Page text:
UK wildlife declines continue unabated
Today's release of the new State of Nature 2019 report today highlights how much Britain's wildlife continues to be in dire peril.
The latest findings show that since rigorous scientific monitoring began in the 1970s there has been a 13 per cent decline in average abundance across the numerous species studied and that the declines continue unabated.
Following the State of Nature reports in 2013 and 2016, leading conservationists from more than 70 wildlife organisations have joined with government agencies for the first time to present the clearest picture to date of the status of our species across land and sea.
The report also reveals that 41 per cent of UK species studied have declined, 26 per cent have increased and 33 per cent shown little change since 1970, while 133 species of those assessed have already been lost from our shores since 1500.
Butterflies and moths have been hit particularly hard with numbers of butterflies down by 17 per cent and moths by 25 per cent. The numbers of species that require more specialised habitats – such as High Brown Fritillary and Grayling – have declined by more than three quarters.
High Brown Fritillary is one of the UK's most threatened species (Chris Teague).
The UK's mammals also fare badly with more than 26 per cent of species at risk of disappearing altogether. Wild Cat and Greater Mouse-eared Bat are among those teetering on the edge of extirpation.
Much is known about the causes of these declines – and about some of the ways in which we could reduce impacts and help the struggling species. The evidence from the last 50 years shows that significant and ongoing changes in the way we manage our land for agriculture and the ongoing effects of climate change are having the biggest impacts.
Pollution is also a major issue. While emissions of many pollutants have been reduced dramatically in recent decades, pollution continues to have a severe impact on the UK's sensitive habitats and freshwaters, and new threats are continuing to emerge.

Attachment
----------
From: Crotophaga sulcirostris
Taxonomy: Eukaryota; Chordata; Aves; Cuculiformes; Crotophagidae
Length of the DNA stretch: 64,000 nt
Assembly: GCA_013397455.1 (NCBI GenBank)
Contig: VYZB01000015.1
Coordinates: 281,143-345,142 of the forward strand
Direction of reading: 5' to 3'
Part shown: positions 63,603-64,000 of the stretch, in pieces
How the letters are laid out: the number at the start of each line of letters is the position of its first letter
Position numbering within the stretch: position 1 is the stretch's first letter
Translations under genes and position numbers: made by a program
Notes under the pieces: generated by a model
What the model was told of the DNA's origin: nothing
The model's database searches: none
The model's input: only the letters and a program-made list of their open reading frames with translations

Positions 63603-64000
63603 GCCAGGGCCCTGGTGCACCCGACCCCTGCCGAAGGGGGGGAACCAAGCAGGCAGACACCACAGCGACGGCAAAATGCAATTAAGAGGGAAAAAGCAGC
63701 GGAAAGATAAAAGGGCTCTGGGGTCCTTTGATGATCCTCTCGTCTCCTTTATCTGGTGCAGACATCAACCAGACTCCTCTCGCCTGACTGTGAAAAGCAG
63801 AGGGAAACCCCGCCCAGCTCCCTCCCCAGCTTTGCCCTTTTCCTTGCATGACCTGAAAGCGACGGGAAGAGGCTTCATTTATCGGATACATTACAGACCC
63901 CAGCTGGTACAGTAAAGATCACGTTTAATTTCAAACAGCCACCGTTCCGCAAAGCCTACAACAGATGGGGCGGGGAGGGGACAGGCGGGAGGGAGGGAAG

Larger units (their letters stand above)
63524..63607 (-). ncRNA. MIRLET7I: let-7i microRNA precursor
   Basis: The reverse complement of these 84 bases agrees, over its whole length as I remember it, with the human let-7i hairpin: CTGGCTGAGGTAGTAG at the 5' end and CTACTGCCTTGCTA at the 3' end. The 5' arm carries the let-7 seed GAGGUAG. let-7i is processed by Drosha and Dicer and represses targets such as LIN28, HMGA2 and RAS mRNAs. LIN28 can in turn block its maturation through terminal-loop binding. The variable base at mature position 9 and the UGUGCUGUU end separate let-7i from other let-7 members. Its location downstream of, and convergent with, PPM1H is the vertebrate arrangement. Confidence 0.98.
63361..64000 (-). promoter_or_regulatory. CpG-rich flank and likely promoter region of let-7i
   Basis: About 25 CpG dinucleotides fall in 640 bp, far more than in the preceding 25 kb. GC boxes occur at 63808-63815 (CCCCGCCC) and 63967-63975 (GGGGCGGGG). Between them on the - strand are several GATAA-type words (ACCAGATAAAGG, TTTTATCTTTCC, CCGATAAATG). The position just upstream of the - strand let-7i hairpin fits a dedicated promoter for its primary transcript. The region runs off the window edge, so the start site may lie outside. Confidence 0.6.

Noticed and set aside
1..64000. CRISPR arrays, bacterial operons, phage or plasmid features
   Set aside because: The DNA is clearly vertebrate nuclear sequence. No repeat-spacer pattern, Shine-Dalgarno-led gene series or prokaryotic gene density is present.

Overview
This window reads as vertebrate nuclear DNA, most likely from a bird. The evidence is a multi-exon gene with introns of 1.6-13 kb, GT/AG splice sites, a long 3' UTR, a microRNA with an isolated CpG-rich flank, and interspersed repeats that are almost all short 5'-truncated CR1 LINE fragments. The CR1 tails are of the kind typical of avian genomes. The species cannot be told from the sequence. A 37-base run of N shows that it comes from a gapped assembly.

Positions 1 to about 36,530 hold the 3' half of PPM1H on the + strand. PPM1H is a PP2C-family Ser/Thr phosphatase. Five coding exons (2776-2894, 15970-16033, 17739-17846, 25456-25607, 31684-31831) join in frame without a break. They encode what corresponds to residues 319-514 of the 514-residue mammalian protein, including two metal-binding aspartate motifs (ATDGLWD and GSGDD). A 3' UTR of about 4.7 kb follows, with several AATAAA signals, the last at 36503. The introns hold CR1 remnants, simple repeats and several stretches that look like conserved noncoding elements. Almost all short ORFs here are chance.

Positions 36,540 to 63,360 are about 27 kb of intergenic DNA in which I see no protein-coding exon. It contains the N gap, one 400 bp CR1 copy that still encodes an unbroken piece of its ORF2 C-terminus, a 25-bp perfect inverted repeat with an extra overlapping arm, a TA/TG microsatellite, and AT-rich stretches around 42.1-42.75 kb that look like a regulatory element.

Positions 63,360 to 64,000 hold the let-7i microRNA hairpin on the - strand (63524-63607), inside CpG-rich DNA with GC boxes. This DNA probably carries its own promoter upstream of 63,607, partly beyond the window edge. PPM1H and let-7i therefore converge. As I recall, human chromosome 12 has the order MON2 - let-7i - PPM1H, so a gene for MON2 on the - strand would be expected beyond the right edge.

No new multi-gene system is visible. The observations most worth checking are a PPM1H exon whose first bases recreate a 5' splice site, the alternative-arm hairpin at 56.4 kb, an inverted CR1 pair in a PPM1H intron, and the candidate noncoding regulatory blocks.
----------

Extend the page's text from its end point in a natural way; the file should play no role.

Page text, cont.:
Lead author Daniel Hayhow said: "We know more about the UK's wildlife than any other country on the planet and what it is telling us should make us sit up and listen. We need to respond more urgently across the board if we are to put nature back where it belongs. Governments, conservation groups and individuals must continue to work together to help restore our land and sea for wildlife and people in a way that is both ambitious and inspiring for future generations.
"In this report we have drawn on the best available data on the UK's biodiversity, produced by partnerships between conservation NGOs, research institutes, UK and national governments, and thousands of dedicated volunteers. It's through working together that we can help nature recover – but the battle must intensify."
Eurasian Bittern has staged a remarkable recovery in recent years owing to the efforts of conservationists (Mark Wilson).
While the data in the new report are alarming, there is also cause for some cautious hope. The report showcases a wide range of exciting conservation initiatives, with partnerships delivering inspiring results for some of the UK's species. The fortunes of Eurasian Bittern and Large Blue butterfly have been reversed through the concerted efforts of conservation organisations and individuals.
Reflecting growing concern about the environmental and climate emergencies, public support for conservation also continues to grow, with NGO expenditure up by 26 per cent since 2010-11 and the time donated by volunteers also increased by 40 per cent since 2000. However, public sector expenditure on biodiversity in the UK, as a proportion of GDP, has fallen by 42 per cent since its peak in 2008-09.
Another species which has staged an even more remarkable comeback this century is Red Kite, which was reduced to just a few pairs in Wales in the early 1980s (Ben Andrew / www.rspb-images.org).
The report has a foreword by a collective of young conservationists who are passionate about conservation and the future of our wildlife and nature to preserve it for future generations.
Dan Rouse, 23, said: "Nature is something that shaped my childhood, that allowed me to be free to use my sense of wonder … It's young people that are now picking up the baton to save our nature. We've already lost Corn Buntings and Common Nightingales in Wales. How long until they're gone from the rest of the UK?"
Sophie Pavelle, 24, said: "What a huge wake-up call 2019 has been! I have felt the loss of nature more acutely this year than any other. A dawn chorus less deafening, hedgerows less frantic and bizarre, worrying weather. It seems that in a more complex world nature is tired, muted and confused. People protect what they love and if we can find empowering ways to encourage young people to connect with nature emotionally and see it as something they can truly champion, then we can dig deep to find real hope for a brighter, sustained future for our natural world."
For a full copy of the State of Nature 2019 report and to find out how you can do your bit to save UK wildlife, visit: www.nbn.org.uk/stateofnature2019.
The 'take home' figures extracted from the new State of Nature 2019 report (RSPB).